Mapping metabolism with a Yale-developed imaging technique
Yale researchers have developed a new imaging technique that captures detailed information about metabolism, which plays a role in many diseases. The novel yet simple technique, which harnesses existing technology, could potentially be used to evaluate the effectiveness of drug therapies for cancer and other conditions, the researchers said.
Lower brain glucose levels found in people with obesity, type 2 diabetes
Glucose levels are reduced in the brains of individuals with obesity and type 2 diabetes compared to lean individuals, according to a new Yale study. The finding might explain disordered eating behavior — and even a higher risk of Alzheimer’s disease — among obese and diabetic individuals, the researchers said.
Yale launches five-year study of origins of autism
Yale researchers will study the development of functional brain connectivity during late pregnancy to early adolescence thanks to a five-year, $12.4 million grant from Autism Centers of Excellence Program, part of efforts by the National Institutes of Health to understand the origins of autism spectrum disorders (ASD).
Brain impairments in premature infants may begin in the womb
Even before they are born, premature babies may display alterations in the circuitry of their developing brains, according to a first-of-its kind research study by Yale School of Medicine researchers and their colleagues at the National Institutes of Health (NIH) and Wayne State University.
April is Alcohol Awareness Month
Whether it’s a single occasion or over a period of time, drinking too much can take a serious toll on your health. It can increase your risk of developing certain cancers and can damage or weaken your heart, liver, pancreas, and immune system. Yale conducts clinical research using the most advanced methods available to understand alcohol dependence and develop improved ways to treat it. April is Alcohol Awareness Month, an ideal time to consider participating in a research study.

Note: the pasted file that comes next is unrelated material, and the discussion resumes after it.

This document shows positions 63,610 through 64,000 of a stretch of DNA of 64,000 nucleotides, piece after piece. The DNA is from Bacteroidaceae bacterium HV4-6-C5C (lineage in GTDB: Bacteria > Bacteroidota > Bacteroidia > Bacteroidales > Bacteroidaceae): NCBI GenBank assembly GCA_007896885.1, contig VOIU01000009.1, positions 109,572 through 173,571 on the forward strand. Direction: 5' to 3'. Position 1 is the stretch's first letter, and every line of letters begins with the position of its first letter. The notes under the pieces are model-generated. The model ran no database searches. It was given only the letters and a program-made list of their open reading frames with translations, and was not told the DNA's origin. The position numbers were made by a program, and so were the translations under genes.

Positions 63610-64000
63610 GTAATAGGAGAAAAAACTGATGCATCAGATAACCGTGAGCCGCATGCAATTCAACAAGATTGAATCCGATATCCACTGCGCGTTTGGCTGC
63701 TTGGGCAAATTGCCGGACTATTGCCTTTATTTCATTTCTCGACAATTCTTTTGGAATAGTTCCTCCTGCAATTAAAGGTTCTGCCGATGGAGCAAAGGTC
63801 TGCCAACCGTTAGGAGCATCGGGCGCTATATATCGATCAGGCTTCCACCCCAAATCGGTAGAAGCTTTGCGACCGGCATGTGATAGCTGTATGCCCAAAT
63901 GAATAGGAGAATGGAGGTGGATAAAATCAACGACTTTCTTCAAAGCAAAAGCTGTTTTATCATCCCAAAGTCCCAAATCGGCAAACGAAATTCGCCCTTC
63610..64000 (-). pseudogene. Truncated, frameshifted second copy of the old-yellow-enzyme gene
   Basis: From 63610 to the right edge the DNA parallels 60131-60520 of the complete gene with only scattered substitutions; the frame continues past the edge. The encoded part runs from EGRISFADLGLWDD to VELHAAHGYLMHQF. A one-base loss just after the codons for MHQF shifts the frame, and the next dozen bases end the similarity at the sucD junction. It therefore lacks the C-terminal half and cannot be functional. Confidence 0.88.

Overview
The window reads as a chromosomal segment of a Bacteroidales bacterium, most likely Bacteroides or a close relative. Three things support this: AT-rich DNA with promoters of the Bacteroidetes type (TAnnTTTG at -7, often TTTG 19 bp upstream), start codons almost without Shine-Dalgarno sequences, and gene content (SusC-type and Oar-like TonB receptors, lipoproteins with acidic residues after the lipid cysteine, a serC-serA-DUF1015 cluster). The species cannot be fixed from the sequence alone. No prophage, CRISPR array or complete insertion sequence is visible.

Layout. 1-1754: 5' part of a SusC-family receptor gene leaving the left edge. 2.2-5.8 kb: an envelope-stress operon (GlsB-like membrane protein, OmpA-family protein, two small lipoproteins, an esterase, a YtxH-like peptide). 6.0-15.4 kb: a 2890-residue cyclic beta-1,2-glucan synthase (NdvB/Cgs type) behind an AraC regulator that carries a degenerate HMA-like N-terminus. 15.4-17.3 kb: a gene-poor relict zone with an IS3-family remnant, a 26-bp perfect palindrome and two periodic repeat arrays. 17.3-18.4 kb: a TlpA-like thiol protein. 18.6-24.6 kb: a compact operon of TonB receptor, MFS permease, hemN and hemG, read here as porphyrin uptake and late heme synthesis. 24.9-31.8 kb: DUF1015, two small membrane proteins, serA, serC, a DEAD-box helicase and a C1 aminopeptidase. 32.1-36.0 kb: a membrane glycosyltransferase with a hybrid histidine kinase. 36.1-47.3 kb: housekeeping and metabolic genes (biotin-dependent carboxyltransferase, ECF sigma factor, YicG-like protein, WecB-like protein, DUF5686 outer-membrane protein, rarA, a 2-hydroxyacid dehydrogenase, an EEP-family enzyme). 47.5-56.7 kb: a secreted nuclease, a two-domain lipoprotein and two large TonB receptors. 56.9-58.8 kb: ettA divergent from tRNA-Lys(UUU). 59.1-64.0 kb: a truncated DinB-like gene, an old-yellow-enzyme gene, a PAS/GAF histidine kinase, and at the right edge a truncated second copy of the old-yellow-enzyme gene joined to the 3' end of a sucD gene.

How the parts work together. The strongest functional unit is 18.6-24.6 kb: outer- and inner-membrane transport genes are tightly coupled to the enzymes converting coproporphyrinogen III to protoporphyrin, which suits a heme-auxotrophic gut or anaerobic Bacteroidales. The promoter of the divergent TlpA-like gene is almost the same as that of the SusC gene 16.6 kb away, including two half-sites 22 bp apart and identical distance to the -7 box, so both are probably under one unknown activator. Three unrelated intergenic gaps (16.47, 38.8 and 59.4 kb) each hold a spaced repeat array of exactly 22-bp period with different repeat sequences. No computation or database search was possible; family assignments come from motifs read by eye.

'Healing' Stent on Par With Durable Polymer Stents: PIONEER III
A novel stent designed to target early wound healing met the primary noninferiority end point at 1 year in the PIONEER III trial, but differentiating itself from current high-performing durable-polymer drug-eluting stents (DES) will require more.Source: Medscape
Biodegradable Drug Eluting Coronary Stent Noninferior to Xience or Promus Durable Polymer Stents
One-year results off the PIONEER III study comparing the safety and efficacy of the Supreme HT (Healing-Targeted) drug-eluting stent (DES), to the Xience or Promus Durable Polymer Drug-Eluting Stent (DP DES) showed it was equivalent in clinical performance to the market-leading DES.Source: Diagnostic and Interventional Cardiology
AHA 2020: PIONEER III trial: Drug-eluting stents are comparable
Prof. Alexandra Lansky presented the primary results of the PIONEER III trial, which aimed to demonstrate non-inferiority of the new HT-DES compared with the standard DP-DES, most commonly from XIENCE/Promus.Source: Physician's Weekly
Late-Breaking Study Results of the Supreme HT™ Healing-Targeted DES Demonstrated Equivalent Outcomes with Exceptional Safety
Alexandra Lansky presented data from the PIONEER III study comparing the safety and efficacy of the HT Drug-Eluting Stent to the Durable Polymer Drug-Eluting Stent.Source: BioSpace
Praliciguat Offers No Benefit for Patients with HFpEF
Compared with placebo, praliciguat offered no benefits for patients with heart failure with preserved ejection fraction (HFpEF) and is not recommended as treatment, according to results from the phase II CAPACITY HFpEF randomized clinical trial.Source: Physician's Weekly
Data Presented at TCT Connect Finds Pre-PCI Use of Impella for AMI Cardiogenic Shock is Associated with Higher Survival, Particularly in Women
Placing Impella pre-PCI in AMICS patients is associated with higher survival than placing Impella post-PCI, especially in women, data from the RECOVER III trial found.Source: Business Wire